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Author Topic: Need some lift in the rear  (Read 877 times)

attkrlufy

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Need some lift in the rear
« on: October 24, 2010, 05:45:08 AM »

What the title says. *wink*

For whatever reason the rear leaf springs in Wanda are arced such that the poop-deck of my car is about 1 1/2-2" lower than it should be.  I cannot afford to re-arc them, nor can I afford new ones.  So....

How does one get lift in the rear, cheaply and easily?

Shimming sounds complicated.  I was thinking the easiest way might be to get longer spring hangers.  Aren't there adjustable-length hangers for rear springs?  Or, at least, fixed-length hangers that provide some lift?


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Steve

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Need some lift in the rear
« Reply #1 on: October 24, 2010, 06:22:24 AM »

Load Leveler shocks, Air Shocks are about the only way
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Stan Paralikis

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Need some lift in the rear
« Reply #2 on: October 24, 2010, 08:42:35 AM »


Quote from: POLARACO
Load Leveler shocks, Air Shocks are about the only way
I used Monroe air shocks in The Nyb.  Not an ideal situation because no matter what you do to make sure all the fittings are completely air tight, the shocks still leak down.  Plus, to raise the azz significantly, the shocks become increasingly rock hard.  But like you say....

firedome

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Need some lift in the rear
« Reply #3 on: October 24, 2010, 09:56:27 AM »

"needs some lift in the rear" ... So does my wife!



I used Monroe Air Shocks for when I pulled our horse trailer with our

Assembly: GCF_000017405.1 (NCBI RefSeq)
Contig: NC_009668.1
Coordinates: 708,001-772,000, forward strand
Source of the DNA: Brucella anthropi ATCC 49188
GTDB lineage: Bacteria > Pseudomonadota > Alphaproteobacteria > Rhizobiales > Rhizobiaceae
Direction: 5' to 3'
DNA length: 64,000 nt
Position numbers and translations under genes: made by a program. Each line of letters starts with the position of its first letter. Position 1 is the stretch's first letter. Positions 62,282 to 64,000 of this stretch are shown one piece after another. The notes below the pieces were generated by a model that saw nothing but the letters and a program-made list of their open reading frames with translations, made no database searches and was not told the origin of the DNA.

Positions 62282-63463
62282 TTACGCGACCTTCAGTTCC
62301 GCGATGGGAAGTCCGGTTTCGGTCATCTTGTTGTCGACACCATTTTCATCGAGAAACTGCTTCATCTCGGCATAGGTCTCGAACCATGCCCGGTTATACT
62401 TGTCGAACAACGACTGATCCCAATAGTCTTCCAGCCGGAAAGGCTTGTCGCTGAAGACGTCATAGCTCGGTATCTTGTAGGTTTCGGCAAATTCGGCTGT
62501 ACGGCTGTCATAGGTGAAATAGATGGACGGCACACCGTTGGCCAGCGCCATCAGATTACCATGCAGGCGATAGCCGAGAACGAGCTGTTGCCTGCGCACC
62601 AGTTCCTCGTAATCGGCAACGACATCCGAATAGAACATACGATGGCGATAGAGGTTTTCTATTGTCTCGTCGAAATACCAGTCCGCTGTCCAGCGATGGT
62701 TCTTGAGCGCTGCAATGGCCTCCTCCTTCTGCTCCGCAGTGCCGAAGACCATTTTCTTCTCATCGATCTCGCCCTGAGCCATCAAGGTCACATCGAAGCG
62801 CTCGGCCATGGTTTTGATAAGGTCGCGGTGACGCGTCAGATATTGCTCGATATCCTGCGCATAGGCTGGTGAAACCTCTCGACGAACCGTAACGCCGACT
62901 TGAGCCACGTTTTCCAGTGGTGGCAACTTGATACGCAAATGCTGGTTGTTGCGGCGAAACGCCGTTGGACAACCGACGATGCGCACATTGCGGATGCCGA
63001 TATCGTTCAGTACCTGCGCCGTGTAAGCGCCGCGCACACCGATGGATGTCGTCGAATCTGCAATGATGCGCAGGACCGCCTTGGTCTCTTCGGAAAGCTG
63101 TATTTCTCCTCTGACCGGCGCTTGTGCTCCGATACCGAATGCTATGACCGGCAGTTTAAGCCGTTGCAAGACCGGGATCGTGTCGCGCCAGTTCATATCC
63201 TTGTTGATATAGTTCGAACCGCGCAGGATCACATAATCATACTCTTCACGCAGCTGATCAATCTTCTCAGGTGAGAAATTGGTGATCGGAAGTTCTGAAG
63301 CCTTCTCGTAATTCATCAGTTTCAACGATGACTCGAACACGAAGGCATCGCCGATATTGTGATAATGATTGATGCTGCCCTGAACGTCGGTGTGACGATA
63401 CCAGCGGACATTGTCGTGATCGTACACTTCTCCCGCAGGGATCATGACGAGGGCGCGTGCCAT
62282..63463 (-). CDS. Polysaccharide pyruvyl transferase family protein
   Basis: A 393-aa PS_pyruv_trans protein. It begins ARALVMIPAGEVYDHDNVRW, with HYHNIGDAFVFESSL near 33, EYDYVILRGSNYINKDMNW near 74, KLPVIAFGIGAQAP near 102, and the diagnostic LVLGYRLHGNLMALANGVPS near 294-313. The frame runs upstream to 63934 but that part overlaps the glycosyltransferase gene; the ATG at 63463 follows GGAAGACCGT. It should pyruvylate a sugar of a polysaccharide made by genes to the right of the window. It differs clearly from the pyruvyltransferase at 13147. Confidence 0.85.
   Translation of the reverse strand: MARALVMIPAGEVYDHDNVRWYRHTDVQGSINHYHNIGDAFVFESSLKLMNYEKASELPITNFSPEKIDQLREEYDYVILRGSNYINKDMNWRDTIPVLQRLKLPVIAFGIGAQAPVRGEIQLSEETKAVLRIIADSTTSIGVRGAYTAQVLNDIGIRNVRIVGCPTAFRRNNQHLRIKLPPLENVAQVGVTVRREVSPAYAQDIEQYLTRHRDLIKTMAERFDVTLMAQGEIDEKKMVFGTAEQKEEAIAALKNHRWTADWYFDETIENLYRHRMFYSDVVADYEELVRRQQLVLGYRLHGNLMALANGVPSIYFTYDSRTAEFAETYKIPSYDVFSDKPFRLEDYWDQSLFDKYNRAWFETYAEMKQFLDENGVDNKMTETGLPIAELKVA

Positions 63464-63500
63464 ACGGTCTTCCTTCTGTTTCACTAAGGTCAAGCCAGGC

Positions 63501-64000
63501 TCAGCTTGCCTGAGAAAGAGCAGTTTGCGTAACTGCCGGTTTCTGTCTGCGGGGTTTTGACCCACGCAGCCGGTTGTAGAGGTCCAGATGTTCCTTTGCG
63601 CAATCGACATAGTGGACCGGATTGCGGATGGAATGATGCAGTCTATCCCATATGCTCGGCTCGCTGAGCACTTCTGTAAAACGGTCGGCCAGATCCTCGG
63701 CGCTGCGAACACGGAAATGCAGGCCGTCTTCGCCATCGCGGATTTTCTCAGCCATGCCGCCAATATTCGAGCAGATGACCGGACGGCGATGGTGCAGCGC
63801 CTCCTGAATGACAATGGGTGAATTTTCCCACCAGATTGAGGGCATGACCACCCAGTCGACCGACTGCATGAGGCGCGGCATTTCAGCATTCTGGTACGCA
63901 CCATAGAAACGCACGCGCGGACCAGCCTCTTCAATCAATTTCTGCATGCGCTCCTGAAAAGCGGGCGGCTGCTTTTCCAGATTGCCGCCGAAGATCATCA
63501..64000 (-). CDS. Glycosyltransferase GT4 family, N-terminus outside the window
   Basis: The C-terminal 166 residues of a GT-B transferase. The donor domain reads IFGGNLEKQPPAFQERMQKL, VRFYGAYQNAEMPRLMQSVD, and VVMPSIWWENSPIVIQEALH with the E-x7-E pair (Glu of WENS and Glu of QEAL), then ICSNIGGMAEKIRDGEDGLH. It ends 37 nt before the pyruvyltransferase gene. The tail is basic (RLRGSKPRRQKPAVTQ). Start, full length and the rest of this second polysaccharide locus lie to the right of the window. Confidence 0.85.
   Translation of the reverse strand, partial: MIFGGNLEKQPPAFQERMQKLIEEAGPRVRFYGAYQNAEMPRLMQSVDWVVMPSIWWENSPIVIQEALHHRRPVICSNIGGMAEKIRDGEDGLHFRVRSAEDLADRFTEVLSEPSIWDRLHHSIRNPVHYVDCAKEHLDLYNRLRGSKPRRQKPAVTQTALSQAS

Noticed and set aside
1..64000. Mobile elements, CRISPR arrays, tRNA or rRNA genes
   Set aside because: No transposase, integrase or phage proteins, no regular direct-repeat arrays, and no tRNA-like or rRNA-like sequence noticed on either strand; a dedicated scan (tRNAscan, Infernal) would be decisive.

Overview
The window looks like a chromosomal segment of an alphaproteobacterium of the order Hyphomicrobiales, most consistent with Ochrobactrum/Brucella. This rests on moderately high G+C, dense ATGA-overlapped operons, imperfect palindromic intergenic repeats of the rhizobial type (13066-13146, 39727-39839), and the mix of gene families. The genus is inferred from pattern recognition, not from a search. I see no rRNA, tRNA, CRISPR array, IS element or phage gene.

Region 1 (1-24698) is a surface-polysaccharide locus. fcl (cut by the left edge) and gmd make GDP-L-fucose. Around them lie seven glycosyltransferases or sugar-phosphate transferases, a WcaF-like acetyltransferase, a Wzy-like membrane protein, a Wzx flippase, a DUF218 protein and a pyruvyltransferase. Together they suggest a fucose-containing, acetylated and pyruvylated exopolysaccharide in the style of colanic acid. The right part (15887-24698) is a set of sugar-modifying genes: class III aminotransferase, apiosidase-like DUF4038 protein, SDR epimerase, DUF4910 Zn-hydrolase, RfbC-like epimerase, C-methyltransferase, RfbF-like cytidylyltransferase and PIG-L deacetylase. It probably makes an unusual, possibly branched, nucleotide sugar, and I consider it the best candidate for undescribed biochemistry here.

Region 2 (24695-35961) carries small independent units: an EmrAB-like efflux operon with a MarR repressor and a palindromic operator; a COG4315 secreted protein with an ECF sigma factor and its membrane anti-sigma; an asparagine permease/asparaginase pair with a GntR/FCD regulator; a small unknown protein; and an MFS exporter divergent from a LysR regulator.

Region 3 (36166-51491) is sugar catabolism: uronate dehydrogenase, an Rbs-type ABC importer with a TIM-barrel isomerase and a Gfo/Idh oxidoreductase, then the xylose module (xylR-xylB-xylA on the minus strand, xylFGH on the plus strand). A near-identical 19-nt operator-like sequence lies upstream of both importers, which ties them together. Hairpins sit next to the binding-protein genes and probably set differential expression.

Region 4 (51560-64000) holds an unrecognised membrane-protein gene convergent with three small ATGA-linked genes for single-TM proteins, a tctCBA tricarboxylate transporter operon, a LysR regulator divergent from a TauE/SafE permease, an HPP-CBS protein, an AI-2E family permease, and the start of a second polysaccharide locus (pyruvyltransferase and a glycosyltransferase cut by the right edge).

'77 Gran Fury, and they DIDN'T leak down, no matter how long, even
after using them for almost 10 years...but they DID ride as hard as
hell when they were pumped all the way up. You can vary the air
pressure though.







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Stan Paralikis

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Need some lift in the rear
« Reply #4 on: October 24, 2010, 10:14:33 AM »

Seriously?  You can pump them up to, let's say, 60 psi and a month later it will still be 60 psi ?




firedome

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Need some lift in the rear
« Reply #5 on: October 24, 2010, 10:23:25 AM »

I don't know about a month, but I would leave air in it sometimes after
trailering and  not use the car for a couple weeks and it would
still be rock hard... I didn't measure the air pressure, but I never
noticed any reduction in rear ride height no matter how long I left
it.  Sometimes I jacked it up for fun, just for a little of that
redneck look, that Fury looked mean with it's butt up in the air an
extra 5"! 

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Stan Paralikis

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Need some lift in the rear
« Reply #6 on: October 24, 2010, 10:44:22 AM »

I can't go 2 weeks w/o a refill. 

attkrlufy

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Need some lift in the rear
« Reply #7 on: October 24, 2010, 12:37:41 PM »

That's the thing - when I bought Wanda she already had air shocks on her.  They were shot to heck and useless.  I replaced them - and removed all the tubing - with regular KYBs.  I really don't want to go the "air shock" route again.  I just don't trust 'em to be a dependable, viable option.

So longer hangers won't work?


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Jason Goldsack